Colon & Rectal Surgery

Rectal Cancer

Delta Medix Patient General Information

Abdominoperineal Resection (APR)

The colon, sometimes referred to as the large intestine, has six sections. It begins after the small intestine ends, and is divided into the cecum, ascending colon, transverse colon, descending colon, the sigmoid colon, and the rectum. The anus is not part of the colon and is where the colon ends and the stool is evacuated from the body. Removal of one or more sections of the colon may be required due to a disease process, tumor, or mass. In certain operations, after the diseased part of the colon is removed, the remaining ends are sewn together.

In an APR, the proximal end of bowel will come out through the abdominal wall through a small hole in the skin called a stoma. The section of colon coming out of the stoma is referred to as a colostomy. A colostomy requires a drainage bag to be applied over it. While certain colostomy procedures can be reversed and the bowel can be reconnected, this is not possible following an APR procedure because the anus has been removed as well.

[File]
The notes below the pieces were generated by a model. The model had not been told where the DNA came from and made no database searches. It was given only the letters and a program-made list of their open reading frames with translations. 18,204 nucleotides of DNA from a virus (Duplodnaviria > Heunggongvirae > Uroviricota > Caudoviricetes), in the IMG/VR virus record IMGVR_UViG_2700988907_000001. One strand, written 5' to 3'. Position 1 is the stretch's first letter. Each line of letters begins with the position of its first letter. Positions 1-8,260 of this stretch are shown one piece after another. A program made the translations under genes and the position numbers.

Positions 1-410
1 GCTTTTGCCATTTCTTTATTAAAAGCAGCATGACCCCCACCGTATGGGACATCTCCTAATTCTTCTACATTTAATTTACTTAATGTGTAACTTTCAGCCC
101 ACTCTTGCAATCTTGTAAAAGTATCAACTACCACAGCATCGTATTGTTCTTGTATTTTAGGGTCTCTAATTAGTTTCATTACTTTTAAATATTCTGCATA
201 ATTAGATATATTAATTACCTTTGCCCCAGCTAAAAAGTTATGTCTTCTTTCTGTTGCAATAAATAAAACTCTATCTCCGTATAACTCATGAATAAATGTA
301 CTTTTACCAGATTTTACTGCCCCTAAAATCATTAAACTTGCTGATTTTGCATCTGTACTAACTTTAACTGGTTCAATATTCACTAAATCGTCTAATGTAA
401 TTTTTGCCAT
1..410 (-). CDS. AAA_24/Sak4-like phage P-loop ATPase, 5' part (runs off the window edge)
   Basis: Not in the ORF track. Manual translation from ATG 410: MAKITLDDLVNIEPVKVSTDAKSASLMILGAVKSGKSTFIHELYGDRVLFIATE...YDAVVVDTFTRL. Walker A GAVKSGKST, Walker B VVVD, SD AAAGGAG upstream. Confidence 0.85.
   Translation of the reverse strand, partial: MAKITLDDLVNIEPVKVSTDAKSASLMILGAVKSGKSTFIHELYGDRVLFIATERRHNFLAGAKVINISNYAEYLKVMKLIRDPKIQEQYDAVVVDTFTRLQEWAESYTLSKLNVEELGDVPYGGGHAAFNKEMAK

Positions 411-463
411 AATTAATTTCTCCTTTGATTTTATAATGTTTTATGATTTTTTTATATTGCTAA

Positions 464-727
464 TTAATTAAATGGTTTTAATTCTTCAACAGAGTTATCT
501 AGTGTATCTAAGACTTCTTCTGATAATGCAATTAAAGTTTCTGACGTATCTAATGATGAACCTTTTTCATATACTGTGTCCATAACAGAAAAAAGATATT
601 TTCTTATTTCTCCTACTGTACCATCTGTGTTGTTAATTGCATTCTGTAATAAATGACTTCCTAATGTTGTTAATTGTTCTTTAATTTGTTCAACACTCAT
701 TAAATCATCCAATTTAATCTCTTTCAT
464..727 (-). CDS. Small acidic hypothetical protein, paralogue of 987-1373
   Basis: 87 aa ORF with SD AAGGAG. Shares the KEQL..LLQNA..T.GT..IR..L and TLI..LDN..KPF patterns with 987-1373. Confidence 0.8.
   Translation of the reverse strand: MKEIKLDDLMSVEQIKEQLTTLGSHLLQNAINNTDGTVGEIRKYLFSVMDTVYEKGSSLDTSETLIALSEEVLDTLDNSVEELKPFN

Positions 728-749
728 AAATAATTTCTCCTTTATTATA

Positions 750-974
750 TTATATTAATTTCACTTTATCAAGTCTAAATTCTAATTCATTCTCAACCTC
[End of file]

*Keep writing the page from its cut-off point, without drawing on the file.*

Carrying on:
An abdominoperineal resection (APR) pertains to the removal of most or all the rectum and anus and is done in an attempt to cure or locally control cancer of the rectum.

When this surgery is performed for cancer, it is often necessary to remove some of the surrounding lymph nodes in that area. Lymph nodes are small glands that filter bacteria, infections and cancer cells out of the blood stream. After removal, the lymph nodes are examined microscopically to see if any of the cancer has spread.

A bowel prep is necessary to clean out the entire colon, minimize the chance of infection and safely perform the surgery.